Monday, 22 October 2018

White House

THE WHITE HOUSE, Newtownabbey, County Antrim, is a roofless 17th century fortified house, surrounded by a late 20th century housing development near the eastern shore of Belfast Lough.

The bawn is defined by large circular flankers, emphasising the defensible origins of the dwelling and representative of the difficult circumstances of 17th century settlement of the eastern shore of the lough.

This significant structure is thought to date from ca 1600.

A timber window lintel in the building was dendro-chronologically dated to between 1589 and 1624.


A map of 1834 shows a number of buildings on the site, arranged on a quadrangular plan around the central courtyard.

Griffiths Valuation of 1859 records the site as "Herd’s house, Office and Lands ... yard and quay, and a coal yard."

John Thomson was the occupant at the time, and the landlord was the Marquess of Donegall.

Photo Credit: Abbey Historical Society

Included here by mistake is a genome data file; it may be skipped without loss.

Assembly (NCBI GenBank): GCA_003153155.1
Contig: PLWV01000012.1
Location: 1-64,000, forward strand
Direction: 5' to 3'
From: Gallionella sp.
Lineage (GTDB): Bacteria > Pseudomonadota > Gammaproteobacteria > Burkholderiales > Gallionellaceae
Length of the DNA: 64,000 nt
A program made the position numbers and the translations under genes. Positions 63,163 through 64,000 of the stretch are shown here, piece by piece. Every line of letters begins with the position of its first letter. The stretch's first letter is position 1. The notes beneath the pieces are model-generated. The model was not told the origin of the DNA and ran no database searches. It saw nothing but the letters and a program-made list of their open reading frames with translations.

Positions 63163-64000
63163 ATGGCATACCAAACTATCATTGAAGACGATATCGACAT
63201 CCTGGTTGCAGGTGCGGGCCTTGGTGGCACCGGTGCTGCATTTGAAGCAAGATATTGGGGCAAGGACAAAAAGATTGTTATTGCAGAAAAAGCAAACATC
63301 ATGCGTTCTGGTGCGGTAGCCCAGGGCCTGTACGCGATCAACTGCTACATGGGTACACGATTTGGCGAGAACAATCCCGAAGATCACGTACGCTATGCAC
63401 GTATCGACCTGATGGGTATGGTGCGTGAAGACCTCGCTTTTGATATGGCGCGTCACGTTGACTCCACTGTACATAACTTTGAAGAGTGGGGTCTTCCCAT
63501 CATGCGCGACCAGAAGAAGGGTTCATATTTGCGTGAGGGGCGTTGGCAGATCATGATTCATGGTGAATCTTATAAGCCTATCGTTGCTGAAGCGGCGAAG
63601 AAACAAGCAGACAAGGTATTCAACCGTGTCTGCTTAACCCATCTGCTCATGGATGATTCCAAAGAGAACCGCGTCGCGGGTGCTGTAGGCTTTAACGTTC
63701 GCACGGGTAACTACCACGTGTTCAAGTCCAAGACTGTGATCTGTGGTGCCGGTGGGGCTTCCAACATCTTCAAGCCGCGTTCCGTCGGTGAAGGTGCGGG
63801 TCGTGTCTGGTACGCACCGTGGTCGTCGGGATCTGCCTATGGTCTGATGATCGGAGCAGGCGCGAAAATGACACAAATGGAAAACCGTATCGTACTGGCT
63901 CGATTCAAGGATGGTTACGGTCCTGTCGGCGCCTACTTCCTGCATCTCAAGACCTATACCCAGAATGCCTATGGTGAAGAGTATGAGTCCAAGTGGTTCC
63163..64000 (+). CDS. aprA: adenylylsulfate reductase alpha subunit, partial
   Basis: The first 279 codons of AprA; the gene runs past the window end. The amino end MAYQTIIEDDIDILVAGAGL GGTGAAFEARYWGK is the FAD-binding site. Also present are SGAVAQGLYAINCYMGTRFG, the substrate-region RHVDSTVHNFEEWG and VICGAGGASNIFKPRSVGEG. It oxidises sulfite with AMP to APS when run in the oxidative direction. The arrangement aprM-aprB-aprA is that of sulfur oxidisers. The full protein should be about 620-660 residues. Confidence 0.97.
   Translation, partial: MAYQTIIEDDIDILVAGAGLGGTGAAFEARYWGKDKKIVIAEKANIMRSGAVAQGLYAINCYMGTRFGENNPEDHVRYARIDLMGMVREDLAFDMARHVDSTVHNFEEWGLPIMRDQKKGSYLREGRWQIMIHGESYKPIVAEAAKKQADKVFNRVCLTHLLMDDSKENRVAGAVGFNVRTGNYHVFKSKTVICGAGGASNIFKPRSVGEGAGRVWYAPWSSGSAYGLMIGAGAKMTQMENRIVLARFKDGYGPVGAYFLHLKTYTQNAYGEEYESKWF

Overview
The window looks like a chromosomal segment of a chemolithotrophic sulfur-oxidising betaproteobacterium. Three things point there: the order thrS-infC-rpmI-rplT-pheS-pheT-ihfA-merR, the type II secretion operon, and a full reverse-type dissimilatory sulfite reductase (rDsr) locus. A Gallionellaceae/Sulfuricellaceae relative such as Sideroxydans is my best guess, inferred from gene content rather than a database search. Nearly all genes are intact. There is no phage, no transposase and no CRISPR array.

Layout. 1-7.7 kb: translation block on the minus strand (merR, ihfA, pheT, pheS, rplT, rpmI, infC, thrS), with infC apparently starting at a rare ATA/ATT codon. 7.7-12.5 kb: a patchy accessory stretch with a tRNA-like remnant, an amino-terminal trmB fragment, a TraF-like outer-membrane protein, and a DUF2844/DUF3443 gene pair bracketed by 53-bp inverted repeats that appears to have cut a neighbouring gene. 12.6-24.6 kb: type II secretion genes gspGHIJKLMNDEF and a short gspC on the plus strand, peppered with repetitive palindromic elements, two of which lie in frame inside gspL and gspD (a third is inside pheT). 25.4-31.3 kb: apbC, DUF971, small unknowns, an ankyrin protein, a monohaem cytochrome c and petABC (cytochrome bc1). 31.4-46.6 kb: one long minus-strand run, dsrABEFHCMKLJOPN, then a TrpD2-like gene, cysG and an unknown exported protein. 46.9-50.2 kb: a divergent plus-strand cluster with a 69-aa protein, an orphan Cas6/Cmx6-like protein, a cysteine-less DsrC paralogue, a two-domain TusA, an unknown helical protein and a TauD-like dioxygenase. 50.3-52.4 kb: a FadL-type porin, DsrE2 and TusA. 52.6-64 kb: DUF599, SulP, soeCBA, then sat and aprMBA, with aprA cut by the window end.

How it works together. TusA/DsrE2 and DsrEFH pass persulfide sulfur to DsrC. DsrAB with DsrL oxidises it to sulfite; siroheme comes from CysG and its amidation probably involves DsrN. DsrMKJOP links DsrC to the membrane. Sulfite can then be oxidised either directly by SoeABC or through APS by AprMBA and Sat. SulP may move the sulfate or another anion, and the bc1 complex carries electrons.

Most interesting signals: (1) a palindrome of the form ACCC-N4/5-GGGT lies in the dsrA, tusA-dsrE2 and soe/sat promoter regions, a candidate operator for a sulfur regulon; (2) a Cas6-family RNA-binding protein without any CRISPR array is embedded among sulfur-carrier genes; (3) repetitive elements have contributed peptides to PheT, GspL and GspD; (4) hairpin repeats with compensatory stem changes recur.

The buildings nearby (mentioned previously) as part of the same collection or "courtyard" are listed as two houses with gardens owned by Robert Joynt and Alexander Mee respectively.

The Ordnance Survey Memoirs of 1839 state that 
"The existing remains of this house not only bear the appearance of great antiquity, but also of great strength. Its original height was either four or five storeys, but has been unroofed and lowered to its present height about 70 years since…. No arch work appears in any part of the building. Strong oak lintels were used in all cases over the doors, windows and fireplaces."
According to the late historian Sir Charles Brett: "King William III spent the night in this house the night of 14th June, 1690."

From the 1930s the building was used as a gospel hall, and it was acquired in 1996 by Ulster Garden Villages on behalf of Abbey Historical Society.

In 2000 it was transferred to the White House Preservation Trust, which has been undertaking major refurbishment works.

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